The Beta Testers just got the word that the non-disclosure restrictions are lifted on the OPPO BDP-103D, so we can talk about our experience with it as relates to the first, production firmware.
My take on Darbee is that it is processed video -- i.e., a step away from "accurate" video rendering. However, unlike the vast majority of "enhancement" video processing offered out there, THIS deviation from accurate is actually PLEASING.
I.e., if you want the most accurate rendering of the content as recorded, then leave Darbee processing OFF. But if you turn it ON and find you actually LIKE what it is doing to the video, there's no reason to be shocked by that or consider it some sort of guilty pleasure.
Next, the trick to using Darbee as a "set and forget" setting is to keep the processing percentage LOW.
Darbee offers 3 processing modes: Hi-Def, Full Pop, and Game. (I've not done any experimenting with Game).
Hi-Def is best used with HD content -- 720p, 1080i, or 1080p.
Full Pop is the better choice for SD content.
For Hi-Def (with HD content), I recommend you keep the processing percentage at 35% or less for a "set and forget" setting. You may find some content where you can go a bit higher, but you will also find some content where the Darbee processing is too distracting. Using 35% or less minimizes the chances of that.
For Full Pop (with SD content), I recommend you keep the processing percentage at 30% or less. Same reasoning.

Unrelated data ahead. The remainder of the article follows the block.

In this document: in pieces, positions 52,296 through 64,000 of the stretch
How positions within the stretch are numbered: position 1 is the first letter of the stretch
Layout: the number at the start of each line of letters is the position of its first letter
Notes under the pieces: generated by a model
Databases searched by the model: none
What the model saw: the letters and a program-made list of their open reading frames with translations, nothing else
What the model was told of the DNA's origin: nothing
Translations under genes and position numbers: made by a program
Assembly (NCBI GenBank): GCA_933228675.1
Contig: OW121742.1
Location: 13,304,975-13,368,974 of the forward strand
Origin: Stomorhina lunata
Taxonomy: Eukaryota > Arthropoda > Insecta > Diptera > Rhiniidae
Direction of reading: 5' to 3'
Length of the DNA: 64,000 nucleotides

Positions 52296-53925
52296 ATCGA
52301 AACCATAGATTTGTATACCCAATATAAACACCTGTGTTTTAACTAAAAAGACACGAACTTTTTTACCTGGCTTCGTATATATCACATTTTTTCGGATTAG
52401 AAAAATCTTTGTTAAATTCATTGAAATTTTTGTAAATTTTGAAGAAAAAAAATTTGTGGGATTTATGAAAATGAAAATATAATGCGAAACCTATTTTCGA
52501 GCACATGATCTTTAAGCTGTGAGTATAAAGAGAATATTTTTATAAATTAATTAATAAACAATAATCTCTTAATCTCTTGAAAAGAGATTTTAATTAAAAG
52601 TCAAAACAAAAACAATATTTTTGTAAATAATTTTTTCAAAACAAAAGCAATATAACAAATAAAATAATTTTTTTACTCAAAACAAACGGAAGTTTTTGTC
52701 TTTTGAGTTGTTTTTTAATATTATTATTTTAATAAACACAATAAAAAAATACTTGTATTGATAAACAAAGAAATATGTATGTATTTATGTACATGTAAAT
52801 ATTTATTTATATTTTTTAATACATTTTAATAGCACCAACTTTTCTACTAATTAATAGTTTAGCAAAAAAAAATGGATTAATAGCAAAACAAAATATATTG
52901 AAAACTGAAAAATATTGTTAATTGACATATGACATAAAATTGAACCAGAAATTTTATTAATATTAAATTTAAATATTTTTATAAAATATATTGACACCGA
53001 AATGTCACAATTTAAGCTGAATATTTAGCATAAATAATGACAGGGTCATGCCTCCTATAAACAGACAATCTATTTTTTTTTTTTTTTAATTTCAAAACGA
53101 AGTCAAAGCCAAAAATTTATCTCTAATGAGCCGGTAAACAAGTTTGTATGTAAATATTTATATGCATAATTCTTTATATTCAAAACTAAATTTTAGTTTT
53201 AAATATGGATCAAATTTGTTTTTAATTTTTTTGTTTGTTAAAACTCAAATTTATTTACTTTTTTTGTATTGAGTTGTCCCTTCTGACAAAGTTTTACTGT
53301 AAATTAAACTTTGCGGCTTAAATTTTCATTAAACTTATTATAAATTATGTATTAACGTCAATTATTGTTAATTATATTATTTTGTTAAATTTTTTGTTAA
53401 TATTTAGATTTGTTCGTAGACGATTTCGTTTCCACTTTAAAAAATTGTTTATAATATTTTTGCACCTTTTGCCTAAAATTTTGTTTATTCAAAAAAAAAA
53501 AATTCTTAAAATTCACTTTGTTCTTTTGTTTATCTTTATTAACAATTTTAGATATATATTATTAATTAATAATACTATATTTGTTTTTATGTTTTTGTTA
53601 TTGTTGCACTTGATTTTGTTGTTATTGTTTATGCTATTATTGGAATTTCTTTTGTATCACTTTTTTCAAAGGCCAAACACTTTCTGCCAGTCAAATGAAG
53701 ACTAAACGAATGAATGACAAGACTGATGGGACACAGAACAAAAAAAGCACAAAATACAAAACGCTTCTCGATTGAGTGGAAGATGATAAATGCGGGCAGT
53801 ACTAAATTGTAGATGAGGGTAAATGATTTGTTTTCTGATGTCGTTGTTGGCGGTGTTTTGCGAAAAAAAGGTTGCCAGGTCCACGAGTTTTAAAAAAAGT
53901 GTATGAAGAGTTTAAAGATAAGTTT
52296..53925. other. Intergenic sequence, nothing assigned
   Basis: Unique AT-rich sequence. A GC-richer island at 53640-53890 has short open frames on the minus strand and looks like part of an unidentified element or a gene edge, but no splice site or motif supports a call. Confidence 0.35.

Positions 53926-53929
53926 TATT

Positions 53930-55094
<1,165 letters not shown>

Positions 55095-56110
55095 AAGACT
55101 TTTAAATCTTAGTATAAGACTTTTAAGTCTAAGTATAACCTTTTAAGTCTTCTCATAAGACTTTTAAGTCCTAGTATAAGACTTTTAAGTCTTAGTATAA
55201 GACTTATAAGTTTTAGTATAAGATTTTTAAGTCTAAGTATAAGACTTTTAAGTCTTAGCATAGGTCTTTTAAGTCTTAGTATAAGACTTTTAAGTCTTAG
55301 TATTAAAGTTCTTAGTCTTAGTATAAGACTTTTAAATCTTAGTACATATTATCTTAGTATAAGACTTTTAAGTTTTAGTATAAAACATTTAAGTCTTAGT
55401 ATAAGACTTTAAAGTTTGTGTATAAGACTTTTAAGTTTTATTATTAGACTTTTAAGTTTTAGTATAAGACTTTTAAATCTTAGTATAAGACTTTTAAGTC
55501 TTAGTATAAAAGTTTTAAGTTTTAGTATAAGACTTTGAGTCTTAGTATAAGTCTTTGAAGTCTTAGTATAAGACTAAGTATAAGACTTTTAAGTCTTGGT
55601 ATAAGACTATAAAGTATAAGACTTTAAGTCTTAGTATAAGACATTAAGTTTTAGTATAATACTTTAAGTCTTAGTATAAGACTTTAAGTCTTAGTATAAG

Generally speaking, Darbee will work better with better quality content. For example noise in SD content may be emphasized too much even with Full Pop held at 30% or less.
One thing that may not be obvious when you start playing with the Darbee controls, is that the processing percentage is remembered SEPARATELY for each Darbee processing mode. So you can set 35% for HI-Def, 30% for Full Pop, and something else for Game, and those percentages will be remembered as you switch between the processing modes.
In addition, the 103D, like the 103, provides three whole SETS of Picture Adjustment settings, and the Darbee percentages you select are remembered separately in each set as well.
I've also experimented with combining higher Darbee percentages and the VRS Picture Adjustment controls to try to tone that down a bit. There are some fun possibilities to explore here, but in the end I feel it is really best to limit your Darbee use to the lower percentage settings I've stated here. Then also limit your use of the VRS adjustments to problematic content which needs some assistance.
This is just my personal take on all this of course. As more folks report here you will likely get additional suggestions, and you can play with all of those as time allows.
But remember, truly "accurate" rendering is achieved by turning off both Darbee and the VRS adjustments, and leaving the video level adjustments (e.g., Brightness) at their factory default (0) values.
ETA: In addition to the "Split Screen" and "Swipe Screen" Demo Modes for Darbee, I found another trick useful for getting a feel for what a given percentage level of Darbee processing is doing:
The Full Pop and HI-Def choices for Darbee are positioned either side of OFF in the menu line for that, and that line "wraps around" in choices. So you can easily toggle back and forth between either Full Pop and OFF or between OFF and HI-Def to see what's up. Try this on a Paused image and I think you'll be surprised just how much even LOW percentages of Darbee are doing. Whereas with moving imagery and the two Demo modes, you might not actually pick out the Darbee changes until you get to a higher percentage setting.
ETA 2: The VRS adjustments ALSO provide a Demo Mode -- in this case just Split Screen is available. If you turn on the Demo Modes for *BOTH* Darbee and VRS then both really are active. In both cases the portion of the screen to the left of the divider is processed and the portion to the right of the divider is unprocessed.
Edited by Bob Pariseau - 9/30/13 at 6:56pm